An Aside: The State of Legal Education, the Impact of USN Rankings on Science/Math Majors

My good friend Reuben Guttman wrote this piece.  It’s not legal ethics, but I agree with about 99% of what he wrote (except the article about South Park sounds fun).  His observations about US News and GPAs is dead-on.

About David

Professor of Law, Mercer University School of Law. Formerly Of Counsel, Taylor English Duma, LLP and in 2012-13, judicial clerk to Chief Judge Rader.

4 thoughts on “An Aside: The State of Legal Education, the Impact of USN Rankings on Science/Math Majors

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    Interesting observations, although it seems to me that math/science/engineering majors also have the possibility of getting an A+, something that’s pretty much foreclosed for humanities majors. Still, you can’t bluff your way through differential equations like you can in a literature class.

    I wonder if US law firms have learned to distinguish between graduates of various law schools on the basis of which ones produce the best lawyers (as opposed to the best law students). If so, that would seem to mitigate the USN rankings – unless those rankings are an accurate predictor of law schools that produce good lawyers.

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      You would have to account for network effects and other factors that would heavily obfuscate any strictly objective measure of which schools are more heavily ‘placed’ into practice.

      Look at the Supreme Court and note the institutional bias present there.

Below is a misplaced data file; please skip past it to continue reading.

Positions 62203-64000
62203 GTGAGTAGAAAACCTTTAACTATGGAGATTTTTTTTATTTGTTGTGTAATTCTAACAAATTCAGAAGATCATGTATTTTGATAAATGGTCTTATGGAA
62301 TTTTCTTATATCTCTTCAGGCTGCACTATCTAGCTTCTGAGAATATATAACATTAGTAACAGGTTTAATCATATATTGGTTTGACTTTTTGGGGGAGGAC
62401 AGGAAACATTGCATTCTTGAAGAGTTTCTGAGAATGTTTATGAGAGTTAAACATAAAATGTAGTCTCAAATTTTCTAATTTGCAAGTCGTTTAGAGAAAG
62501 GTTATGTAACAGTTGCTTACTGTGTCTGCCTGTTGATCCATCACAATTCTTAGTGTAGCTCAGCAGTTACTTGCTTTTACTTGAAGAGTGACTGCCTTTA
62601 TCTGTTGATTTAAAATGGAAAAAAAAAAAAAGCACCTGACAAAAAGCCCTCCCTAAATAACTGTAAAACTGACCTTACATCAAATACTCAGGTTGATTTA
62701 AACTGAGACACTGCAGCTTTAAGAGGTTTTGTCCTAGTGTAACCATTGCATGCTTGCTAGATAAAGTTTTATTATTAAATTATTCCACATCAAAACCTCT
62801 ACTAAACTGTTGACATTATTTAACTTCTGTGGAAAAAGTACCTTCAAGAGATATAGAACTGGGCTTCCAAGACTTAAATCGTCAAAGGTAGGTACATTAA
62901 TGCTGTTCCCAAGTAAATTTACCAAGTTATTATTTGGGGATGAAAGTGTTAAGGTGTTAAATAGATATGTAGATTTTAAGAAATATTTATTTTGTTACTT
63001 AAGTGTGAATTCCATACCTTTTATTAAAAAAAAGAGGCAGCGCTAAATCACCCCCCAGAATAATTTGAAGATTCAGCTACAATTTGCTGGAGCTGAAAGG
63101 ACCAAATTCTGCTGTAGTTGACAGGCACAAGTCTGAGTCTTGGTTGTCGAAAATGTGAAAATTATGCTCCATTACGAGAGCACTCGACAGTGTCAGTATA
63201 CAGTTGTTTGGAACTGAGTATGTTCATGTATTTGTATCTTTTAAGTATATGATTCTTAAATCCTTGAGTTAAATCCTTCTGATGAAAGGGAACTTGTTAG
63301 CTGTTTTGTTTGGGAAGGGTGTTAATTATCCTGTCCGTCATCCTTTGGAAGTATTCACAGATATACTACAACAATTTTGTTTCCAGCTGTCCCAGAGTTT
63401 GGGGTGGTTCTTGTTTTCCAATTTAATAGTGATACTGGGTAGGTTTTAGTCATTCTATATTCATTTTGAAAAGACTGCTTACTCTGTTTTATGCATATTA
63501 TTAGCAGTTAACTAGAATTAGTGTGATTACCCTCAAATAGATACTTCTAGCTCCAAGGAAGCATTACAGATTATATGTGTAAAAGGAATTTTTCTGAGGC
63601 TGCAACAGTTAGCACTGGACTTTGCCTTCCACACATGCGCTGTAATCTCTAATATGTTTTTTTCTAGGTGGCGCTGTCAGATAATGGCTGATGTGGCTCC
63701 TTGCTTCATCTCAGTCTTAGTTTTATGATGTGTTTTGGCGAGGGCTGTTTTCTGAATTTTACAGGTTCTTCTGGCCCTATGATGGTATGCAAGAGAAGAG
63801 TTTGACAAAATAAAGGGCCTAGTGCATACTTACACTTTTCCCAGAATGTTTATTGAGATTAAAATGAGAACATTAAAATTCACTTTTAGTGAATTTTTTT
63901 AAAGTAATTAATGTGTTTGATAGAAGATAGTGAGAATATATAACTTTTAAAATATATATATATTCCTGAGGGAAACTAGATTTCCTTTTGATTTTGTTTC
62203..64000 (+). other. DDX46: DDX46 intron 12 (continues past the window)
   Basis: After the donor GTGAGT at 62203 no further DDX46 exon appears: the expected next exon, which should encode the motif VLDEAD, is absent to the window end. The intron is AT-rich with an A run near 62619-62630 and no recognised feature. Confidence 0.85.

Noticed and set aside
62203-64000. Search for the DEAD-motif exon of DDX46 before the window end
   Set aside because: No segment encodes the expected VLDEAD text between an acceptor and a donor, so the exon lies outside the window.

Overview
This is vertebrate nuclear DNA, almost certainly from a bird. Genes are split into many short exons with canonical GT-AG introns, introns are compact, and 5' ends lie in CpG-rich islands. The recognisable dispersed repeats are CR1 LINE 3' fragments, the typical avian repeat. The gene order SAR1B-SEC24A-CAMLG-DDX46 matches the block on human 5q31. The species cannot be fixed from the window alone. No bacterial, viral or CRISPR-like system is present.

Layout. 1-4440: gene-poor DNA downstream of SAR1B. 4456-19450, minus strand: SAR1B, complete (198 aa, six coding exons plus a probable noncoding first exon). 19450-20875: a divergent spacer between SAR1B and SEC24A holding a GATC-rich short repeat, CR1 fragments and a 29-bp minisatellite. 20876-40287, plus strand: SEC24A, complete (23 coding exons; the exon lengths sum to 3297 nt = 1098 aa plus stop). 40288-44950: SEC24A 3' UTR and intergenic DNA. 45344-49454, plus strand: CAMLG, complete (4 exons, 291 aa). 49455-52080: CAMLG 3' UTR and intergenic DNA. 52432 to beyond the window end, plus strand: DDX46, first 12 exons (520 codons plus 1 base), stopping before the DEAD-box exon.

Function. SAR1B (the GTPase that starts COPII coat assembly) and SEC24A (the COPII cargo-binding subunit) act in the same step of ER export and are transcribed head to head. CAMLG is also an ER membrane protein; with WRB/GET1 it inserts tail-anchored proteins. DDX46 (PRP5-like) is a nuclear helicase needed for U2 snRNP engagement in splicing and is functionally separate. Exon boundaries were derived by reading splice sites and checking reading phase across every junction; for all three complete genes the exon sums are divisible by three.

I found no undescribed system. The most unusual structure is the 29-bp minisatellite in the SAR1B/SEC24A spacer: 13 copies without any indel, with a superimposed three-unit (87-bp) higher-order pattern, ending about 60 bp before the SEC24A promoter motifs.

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      One thing you may not be aware of that makes this whole thing even weirder (and USN’s impact more pernicious and the answer to your question even murkier) is this: as far as LSAT and GPA go, only first year (incoming) students’ count. So, a lot of the prestigious law schools radically cut their first year class, and then take in huge numbers of 2d year students as transfers. Those students, of course, effectively subsidize the tuition buy-down (aka scholarship) money that the 1Ls received, but they’re also less likely to get hired because they’re seen as transfer students, at least on initial hire (not later in career). So, if the first year matters toward making a good lawyer, the answer as to which students produce the best ones may not be the one they graduate from!

      Brian Tamanaha (pretty close) wrote a book called “Failing Law Schools” that is really worth a read. I agree with about 99.9% of what he writes… but I also practiced for 15 years before starting to teach full-time, and also still practice and expert and consult, so I’m not a real academic… to them.

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